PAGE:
Any time that you want to produce a product from laminated sheet goods that is a step above the competition, you might consider using a compression bit.  The compression bit can be effectively used on hardwoods as well as any laminated product like plywood.  If a clean edge on both sides of your sheet good is important to you, consider the benefits of a compression bit.

Some shelves will have a facing clued to the edge giving it a crisp, clean edge.  Even if these shelves were cut on a table saw, the frayed edges will exist at the glue line on at least one side.  One option is to cut the shelves out on a CNC router using a compression bit.  This way, both the top and bottom edges will be clean, and the facing glue joint will be less likely to show.

What is the best way to use a Compression Bit?

While compression bits are the tool to use when cutting double-sided laminates, it does no good unless you use the tool correctly.  Remember, the end of the bit has up shear flutes that will tear at the top surface as it is plunged into the wood.  A few tips will minimize the damage caused by the initial contact with the workpiece.

  1. Your first cutting path will have to be deeper than the depth of the up-cut portion of the compression bit.
  2. The cutting paths that are defined with a lead-in will contact the workpiece away from the finished edge ensuring that the finished part will have perfect edges.
  3. Ramping the bit into the wood will increase the tool life by reducing heat caused by a straight plunge cut.  This action also allows the chips to clear out of the cut path.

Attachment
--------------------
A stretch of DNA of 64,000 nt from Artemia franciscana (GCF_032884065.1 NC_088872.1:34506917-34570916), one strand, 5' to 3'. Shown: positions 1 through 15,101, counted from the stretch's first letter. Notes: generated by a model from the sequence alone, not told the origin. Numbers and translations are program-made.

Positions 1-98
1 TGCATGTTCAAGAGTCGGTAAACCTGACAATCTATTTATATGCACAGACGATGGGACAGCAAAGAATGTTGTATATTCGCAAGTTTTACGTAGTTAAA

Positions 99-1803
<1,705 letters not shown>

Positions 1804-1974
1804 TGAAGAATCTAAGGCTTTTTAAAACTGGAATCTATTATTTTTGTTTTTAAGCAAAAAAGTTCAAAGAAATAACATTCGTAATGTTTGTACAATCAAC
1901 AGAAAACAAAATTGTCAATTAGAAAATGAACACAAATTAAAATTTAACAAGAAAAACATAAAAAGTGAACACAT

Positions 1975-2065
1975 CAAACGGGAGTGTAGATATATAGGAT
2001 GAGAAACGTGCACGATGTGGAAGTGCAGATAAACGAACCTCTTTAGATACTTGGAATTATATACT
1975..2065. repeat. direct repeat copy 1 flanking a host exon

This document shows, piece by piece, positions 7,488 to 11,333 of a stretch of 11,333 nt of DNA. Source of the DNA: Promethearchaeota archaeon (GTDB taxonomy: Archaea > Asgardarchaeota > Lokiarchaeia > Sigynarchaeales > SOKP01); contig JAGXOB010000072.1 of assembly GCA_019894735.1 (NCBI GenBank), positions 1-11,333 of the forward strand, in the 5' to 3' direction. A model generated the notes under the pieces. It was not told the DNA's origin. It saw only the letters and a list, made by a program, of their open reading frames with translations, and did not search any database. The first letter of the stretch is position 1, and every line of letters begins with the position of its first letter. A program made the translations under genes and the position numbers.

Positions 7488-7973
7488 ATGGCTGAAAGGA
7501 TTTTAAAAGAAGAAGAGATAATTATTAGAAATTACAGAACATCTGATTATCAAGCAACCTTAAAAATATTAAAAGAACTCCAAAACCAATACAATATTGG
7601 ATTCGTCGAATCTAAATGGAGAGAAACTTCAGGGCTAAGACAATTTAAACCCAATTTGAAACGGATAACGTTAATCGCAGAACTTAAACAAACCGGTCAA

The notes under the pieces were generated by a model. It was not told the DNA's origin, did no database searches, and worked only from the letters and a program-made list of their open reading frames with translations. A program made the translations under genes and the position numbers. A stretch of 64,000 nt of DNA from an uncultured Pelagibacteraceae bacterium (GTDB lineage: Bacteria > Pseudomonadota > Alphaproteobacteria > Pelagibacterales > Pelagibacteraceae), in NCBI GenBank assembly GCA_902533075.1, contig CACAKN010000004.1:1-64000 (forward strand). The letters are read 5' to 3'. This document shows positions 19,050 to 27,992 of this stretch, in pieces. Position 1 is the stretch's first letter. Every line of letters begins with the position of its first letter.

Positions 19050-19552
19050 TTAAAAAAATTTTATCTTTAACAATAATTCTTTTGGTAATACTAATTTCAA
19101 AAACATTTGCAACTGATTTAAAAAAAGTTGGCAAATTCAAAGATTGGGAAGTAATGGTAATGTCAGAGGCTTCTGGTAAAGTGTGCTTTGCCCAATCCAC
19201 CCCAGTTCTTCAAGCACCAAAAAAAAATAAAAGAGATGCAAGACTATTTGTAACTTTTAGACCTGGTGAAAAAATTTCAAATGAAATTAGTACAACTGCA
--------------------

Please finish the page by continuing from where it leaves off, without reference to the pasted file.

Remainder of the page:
4. If you do not have the capability to define either ramps or leads, you might consider cutting with an offset then run a final full depth finish path.

Plunge: A vertical Z movement directly into the material.

Plunge Cuts

Ramp: While the tool is driving into the material, it is also moving forward along the programmed path.

Lead In: Starting the cut away from the finished edge then moving the tool to the correct position laterally.

Lead In Tool Path

Pass Depth: When running on a CNC machine, it is important to set your first depth pass height to be larger than your Upcut Height.  If your machine is not sturdy enough to cut through the entire workpiece in 1 pass, you will have to set up multiple passes to work your way through the material.  Setting the first cut depth will ensure that the top surface layer is not disrupted.  Most CAM programs will allow multiple passes to be set and some will allow specific depth for the first cut.